From the unique black squirrels chasing across campus to stupendous buildings by Frank Gehry and I.M.Pei; from the number of Nobel prize winners on the academic staff to the dozen or so libraries and a world class art gallery – Princeton is impressive in every respect, and it’s particularly striking to see just how many of the resources and buildings have been endowed by alumni and benefactors.
I’d been invited to participate in a Princeton Community Collaboration, ‘Memory and the Work of Art’ to mark the tenth anniversary of 9/11. Two questions underpinned the entire programme: How do the arts shape our collective memory of the past? And how does art inform our experience of global events? As part of this programme, curator of Princeton’s Cotsen Children’s Library Andrea Immel and Lee Talley of Rowan University co-organised an imaginative event with a focus on childhood, ‘Transforming Childhood Memories of War and Displacement into Art’. I seized the chance to spend a couple of extra days in the Cotsen, a library that combines a lively space for story reading and play. Push-chairs were lined up at the entrance every day as children explored the houses, tree-like structures, cosy corners, book boxes and displays that make the space irresistible. It’s great, too, that much of the research collection of historical children’s literature is visible to all, encased in a high wall of glass-fronted shelves. I spent several hours in the reading room discovering an abundance of treasures, from a peep-show toy theatre of the Great Exhibition of 1851, (a current research interest) to an account of the same by Oliver Ormerod in well-nigh indecipherable Rochdale dialect. (For all you Lancashire folk out there, the details are: O ful, Tru, Un Pertikler Okeawnt o bwoth wat aw seed un war aw yerd, we gooin too th’ Greyt Eggshibishun, e Lundun be O Felley fro Rachde, Routledge 1851).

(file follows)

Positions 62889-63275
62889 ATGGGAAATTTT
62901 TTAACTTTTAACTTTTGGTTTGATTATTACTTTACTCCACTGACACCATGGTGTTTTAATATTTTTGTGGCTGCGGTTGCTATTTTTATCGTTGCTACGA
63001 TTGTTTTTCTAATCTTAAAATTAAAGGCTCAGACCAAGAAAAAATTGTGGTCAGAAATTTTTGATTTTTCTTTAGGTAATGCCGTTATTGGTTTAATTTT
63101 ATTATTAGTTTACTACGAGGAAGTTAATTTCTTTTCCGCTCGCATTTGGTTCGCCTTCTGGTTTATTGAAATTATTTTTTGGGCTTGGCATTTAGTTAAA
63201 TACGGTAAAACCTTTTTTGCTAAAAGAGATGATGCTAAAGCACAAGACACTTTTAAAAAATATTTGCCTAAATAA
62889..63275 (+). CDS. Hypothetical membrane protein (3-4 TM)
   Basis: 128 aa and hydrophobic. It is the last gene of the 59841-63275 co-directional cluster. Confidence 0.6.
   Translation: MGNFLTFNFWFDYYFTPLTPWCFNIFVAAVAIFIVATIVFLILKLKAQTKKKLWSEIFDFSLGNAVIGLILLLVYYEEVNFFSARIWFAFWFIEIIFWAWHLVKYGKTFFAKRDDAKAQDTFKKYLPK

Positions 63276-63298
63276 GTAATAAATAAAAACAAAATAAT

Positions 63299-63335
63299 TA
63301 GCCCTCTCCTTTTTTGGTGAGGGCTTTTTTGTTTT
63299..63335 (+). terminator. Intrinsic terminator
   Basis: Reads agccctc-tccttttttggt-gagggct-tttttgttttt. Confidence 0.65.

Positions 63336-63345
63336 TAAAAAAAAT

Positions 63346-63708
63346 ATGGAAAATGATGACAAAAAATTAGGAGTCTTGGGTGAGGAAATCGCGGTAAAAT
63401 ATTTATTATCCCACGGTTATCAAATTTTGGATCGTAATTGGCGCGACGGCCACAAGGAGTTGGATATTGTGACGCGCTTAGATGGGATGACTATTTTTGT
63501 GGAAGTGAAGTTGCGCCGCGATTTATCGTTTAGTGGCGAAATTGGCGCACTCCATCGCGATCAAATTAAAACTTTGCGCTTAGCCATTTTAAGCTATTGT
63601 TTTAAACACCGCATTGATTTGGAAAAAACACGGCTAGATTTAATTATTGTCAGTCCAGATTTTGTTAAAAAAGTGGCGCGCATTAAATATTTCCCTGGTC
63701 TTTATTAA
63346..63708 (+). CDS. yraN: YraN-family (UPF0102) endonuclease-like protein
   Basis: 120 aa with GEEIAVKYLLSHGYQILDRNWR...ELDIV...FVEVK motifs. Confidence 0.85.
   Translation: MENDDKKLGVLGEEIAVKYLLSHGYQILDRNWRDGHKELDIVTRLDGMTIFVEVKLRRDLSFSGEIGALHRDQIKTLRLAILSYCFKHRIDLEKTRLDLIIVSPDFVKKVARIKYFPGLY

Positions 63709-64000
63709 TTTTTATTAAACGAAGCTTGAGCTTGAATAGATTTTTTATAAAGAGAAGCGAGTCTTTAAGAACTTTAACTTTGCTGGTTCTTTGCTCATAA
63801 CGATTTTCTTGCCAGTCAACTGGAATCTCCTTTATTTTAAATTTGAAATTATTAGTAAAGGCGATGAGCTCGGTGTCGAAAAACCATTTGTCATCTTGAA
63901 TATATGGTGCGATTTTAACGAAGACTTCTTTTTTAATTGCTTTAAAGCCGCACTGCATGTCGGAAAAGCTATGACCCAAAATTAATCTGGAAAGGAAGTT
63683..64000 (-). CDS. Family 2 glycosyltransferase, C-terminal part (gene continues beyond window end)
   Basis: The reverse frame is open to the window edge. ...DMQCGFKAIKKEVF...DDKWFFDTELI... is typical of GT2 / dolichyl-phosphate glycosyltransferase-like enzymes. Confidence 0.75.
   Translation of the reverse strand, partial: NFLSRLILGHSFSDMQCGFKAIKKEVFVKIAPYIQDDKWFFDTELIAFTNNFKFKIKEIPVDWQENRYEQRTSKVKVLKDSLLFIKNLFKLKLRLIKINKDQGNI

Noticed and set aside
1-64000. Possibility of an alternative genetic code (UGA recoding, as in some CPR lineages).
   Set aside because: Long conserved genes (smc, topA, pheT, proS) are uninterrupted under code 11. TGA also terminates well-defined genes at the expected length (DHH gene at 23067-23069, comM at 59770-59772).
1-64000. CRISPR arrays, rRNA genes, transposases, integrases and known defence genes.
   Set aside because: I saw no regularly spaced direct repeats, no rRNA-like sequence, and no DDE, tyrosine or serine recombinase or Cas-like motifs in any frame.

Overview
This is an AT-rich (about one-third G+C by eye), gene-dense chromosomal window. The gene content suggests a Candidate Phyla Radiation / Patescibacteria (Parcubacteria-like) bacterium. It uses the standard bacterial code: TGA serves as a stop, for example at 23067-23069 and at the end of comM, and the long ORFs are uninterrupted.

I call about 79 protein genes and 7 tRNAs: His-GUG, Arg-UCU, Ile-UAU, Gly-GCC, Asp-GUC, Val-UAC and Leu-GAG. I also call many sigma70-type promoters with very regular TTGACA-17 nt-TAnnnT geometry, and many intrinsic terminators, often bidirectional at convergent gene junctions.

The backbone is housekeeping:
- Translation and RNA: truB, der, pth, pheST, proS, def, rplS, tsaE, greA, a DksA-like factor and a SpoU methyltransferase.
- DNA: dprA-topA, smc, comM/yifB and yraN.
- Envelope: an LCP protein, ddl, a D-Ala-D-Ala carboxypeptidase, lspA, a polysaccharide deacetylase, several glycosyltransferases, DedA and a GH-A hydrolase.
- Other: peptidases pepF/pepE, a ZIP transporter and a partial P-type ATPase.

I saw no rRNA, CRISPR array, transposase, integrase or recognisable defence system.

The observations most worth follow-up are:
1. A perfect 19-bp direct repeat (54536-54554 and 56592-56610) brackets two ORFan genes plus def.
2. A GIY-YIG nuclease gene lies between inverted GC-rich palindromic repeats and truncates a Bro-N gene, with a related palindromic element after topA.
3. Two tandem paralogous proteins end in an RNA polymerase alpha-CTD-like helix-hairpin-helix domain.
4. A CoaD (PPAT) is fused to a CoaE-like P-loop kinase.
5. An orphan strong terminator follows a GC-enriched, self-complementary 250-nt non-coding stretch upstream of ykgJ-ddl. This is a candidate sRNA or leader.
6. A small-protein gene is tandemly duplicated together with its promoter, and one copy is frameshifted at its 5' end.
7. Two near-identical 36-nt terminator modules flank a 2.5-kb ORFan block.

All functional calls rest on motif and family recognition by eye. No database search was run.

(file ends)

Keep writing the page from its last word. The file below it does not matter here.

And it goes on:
Now for a thumbnail sketch of the event itself. Michael Jennings, Professor of German at Princeton, opened proceedings with a talk on Walter Benjamin’s retrospective memoir of a Berlin childhood, calling it a twentieth century masterpiece in its complex reworking of childhood memory as seen through the distorting lens of late capitalism. Much food for thought there, especially with the newspapers full of Manhatten’s ‘Occupy Wall Street’ camp in Zuccotti Park .Uli Knoepfelmacher, Emeritus Professor of English – who was the first to teach children’s literature at any US Ivy League university – gave a delightfully positive account of his family’s exile in Bolivia, pointing out, however, the luxury of embarking together with his parents on what seemed like a great adventure – as compared to the family separation that Kindertransport children suffered. Lee Talley has discovered a wealth of letters at the Imperial War Museum documenting children’s and their parents’ responses to the British evacuation programme during the Second World War, which she examined alongside children’s literature on the subject. My own paper on the hiatus in childhood reading of German and Austrian exiles in the 1930s dovetailed well with Adrienne Kertzer’s comparison of adult and children’s fiction arising from the Kindertransport programme. It was indeed a memorable afternoon.
I left the US wishing – just for a wild moment – that I were 18 again and able to apply for Princeton…….Students who make the grade enjoy a wealth of resources that are, in my experience, second to none.